“Oracular knowledge represents a way to escape the anxiety of risk. However, there is danger of illusion here, because it is only through your own individual encounters with life and chance that you evolve. It is the clarity and perceptiveness with which you view the events around you that heightens self-awareness and personal growth, and this is where oracular information will help you.”
Tarot for Yourself, Mary K Greer, Chapter 3
Chapter three starts off by going a bit into why we read the cards and then into how by looking at the four suits and reversed cards. Before I move on with Chapter 3, though, I wanted to acknowledge that Chapter two ends with a discussion of patterns of year cards—Greer gives an excellent chart in which you can figure out what your year cards are for each year (both past and present) of your life and mentions the importance of years in which your soul cards match your year cards. Did anyone else chart their year cards? Did you find anything interesting in the intersections of major events and year cards? I’d love to hear! I hope to do this myself when things slow down, but haven’t gotten to yet.
Ok, back to chapter 3. In this chapter, Greer says that “The Tarot encourages you to look at life symbolically—to look deeply into its simultaneous levels of meaning” She argues that ideally, Tarot gives us opportunities and choices, not closed-down determinations about our futures or identities. She goes on to give the steps necessary to do a reading:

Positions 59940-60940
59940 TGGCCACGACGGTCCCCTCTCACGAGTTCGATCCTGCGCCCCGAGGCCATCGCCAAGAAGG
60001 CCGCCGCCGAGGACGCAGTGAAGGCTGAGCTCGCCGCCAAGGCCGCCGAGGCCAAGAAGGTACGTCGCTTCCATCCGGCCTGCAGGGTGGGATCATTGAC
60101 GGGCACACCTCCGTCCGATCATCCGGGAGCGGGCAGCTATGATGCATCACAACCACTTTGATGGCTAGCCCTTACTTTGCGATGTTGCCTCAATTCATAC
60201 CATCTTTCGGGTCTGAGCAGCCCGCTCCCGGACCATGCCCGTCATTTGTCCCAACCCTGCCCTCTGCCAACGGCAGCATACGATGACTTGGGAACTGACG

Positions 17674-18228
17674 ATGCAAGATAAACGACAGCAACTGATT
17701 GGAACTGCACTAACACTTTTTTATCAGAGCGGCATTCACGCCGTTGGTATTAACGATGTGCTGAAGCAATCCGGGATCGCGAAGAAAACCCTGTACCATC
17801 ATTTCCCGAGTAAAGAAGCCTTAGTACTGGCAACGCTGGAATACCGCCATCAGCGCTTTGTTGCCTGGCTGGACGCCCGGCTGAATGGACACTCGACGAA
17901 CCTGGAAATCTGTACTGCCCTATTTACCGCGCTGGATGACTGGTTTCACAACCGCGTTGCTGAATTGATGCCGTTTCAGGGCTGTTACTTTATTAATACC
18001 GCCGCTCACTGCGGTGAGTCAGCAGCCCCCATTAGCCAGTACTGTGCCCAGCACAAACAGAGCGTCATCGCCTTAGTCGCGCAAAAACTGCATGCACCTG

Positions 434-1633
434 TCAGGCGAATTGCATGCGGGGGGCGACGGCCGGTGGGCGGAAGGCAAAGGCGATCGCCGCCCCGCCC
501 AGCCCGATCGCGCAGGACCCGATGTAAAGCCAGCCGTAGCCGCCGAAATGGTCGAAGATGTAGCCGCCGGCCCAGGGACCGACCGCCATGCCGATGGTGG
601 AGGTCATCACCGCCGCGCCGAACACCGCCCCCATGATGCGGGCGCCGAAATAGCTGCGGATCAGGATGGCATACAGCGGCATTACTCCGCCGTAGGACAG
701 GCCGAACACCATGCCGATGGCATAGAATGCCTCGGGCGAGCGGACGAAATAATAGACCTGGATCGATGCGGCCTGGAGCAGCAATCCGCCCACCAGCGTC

1. Deciding the purpose of the reading
2. Deciding the most appropriate spread
3. Recording the reading (on paper, recorder, etc.)
4. Dating the reading
5. Purifying your cards
6. Centering and grounding
7. shuffling, cutting, laying out the cards
Greer spends some time discussing how to ask a question of the Tarot, something that I personally find a bit difficult. Along with finding the right spread, asking a question in a way that can get an intelligible answer is sometimes difficult for me. I often avoid asking specific questions at all, which, though useful, is often just because I can’t think of a clear way to frame my thoughts. When it comes to questions, Greer breaks them down into 4 categories:
1. Questions about the most appropriate action
2. Questions of choice: which option is the best?
3. Questions asking “why”?, such as “What is this situation trying to teach me”?
4. Questions that can be answered yes or no
Greer says “It is worth spending as much time as necessary to clarify your questions, looking at its different aspects and deciding what you really need to know to resolve it”. As I mentioned above, this part is often difficult for me in my own personal readings. Although I feel I’m pretty good at re-framing querant questions, my own questions are often too complex and muddled to get me anywhere.
The book then goes through the four suits: Wands, Cups, Swords, and Pentacles or Coins. Since I assume we are already pretty familiar with these suits and associations, I’ll just ask if any of these were interesting or surprising to you or if they reminded you of any aspect of the suit you had forgotten about or neglected. For me, I was reminded that the wands are “future oriented”, something that makes sense, but that I had not really considered deeply in my own readings.
So, what did you all learn from this chapter? I’d love to hear your thoughts, contentions, or anything that sparked your curiosity!